My Lords, when I approach the subject of Northern Ireland, I do so with sensitivity to its troubled history and with an overwhelming conviction that devolution in Northern Ireland is very important. While it is certainly far from perfect, Northern Ireland politics has been greatly enhanced by devolution. Mindful of this fact, the point must be made with respect to the amendment before us today that we cannot start legislating on devolved matters as if we were in a direct rule situation without unsettling and potentially unravelling devolution. If we do so on this matter, a precedent will be set and then there will be pressure to do it in other areas. As the noble Lord, Lord Morrow, said, we cannot cherry pick.
Given the special value of devolution in the history of Northern Ireland, I would not want your Lordships’ House to act in a manner that created new pressures that would make the general unravelling of devolution more likely. Of course, I accept that at some point in the future there may have to be a decision to reintroduce direct rule, but we are not there yet and it would be wrong for your Lordships’ House to act in a way that does anything to revive direct rule practices, with all the attendant constitutional implications, by way of precedent.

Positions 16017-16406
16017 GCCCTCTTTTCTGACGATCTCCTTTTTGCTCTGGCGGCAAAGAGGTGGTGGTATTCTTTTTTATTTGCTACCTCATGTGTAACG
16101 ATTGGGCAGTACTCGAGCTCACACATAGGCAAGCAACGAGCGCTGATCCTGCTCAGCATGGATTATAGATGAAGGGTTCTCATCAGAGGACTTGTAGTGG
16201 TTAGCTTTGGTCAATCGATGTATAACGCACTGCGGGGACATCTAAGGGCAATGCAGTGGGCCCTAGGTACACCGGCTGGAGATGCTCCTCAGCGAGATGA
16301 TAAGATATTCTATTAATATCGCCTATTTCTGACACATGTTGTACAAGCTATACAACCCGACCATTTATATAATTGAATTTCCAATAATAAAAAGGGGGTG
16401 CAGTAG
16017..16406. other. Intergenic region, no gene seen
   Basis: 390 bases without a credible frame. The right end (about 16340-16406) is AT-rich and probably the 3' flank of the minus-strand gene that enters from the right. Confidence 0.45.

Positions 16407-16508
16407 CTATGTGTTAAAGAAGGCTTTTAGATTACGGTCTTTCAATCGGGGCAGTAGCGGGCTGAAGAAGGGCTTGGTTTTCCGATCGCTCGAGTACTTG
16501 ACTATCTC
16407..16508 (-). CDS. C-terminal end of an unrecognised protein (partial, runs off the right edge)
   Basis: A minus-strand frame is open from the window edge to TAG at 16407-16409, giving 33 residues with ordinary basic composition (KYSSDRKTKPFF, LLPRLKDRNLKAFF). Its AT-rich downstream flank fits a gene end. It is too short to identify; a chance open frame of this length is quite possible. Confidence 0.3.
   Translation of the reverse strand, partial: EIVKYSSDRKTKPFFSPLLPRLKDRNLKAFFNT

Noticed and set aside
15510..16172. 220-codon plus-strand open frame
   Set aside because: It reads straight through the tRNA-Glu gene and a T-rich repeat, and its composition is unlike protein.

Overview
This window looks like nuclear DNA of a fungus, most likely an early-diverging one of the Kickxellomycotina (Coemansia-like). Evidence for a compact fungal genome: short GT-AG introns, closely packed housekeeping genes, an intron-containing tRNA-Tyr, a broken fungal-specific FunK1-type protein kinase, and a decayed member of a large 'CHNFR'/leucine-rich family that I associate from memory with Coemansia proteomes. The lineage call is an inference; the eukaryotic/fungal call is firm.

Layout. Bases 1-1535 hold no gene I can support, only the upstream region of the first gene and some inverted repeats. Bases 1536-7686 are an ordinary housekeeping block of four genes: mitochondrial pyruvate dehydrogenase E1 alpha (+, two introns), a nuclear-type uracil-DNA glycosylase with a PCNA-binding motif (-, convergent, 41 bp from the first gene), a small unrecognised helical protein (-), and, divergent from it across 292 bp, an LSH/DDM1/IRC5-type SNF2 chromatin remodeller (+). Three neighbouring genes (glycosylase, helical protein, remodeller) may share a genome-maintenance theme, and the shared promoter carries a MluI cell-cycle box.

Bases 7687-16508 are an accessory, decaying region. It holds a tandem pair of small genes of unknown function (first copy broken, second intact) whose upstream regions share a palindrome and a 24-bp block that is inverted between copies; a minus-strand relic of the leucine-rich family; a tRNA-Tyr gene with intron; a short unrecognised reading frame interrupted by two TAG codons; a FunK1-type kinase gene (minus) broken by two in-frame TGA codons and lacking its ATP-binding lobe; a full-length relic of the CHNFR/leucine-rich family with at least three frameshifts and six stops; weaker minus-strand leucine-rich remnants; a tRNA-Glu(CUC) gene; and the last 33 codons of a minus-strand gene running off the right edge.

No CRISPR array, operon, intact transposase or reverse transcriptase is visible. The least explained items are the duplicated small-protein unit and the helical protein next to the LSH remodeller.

In making this point, I should say that I have spoken to my noble and learned friend Lord Mackay of Clashfern. He regrets that he cannot be here today, but has given me permission to quote him in saying that,
“for so long as a matter is devolved, notwithstanding the current difficulties, it would be quite wrong for your Lordships’ House to pass legislation in relation to it”.
Mindful of these considerations, while today’s debate has served the useful purpose of putting these matters on record, I hope very much that the amendment will be withdrawn.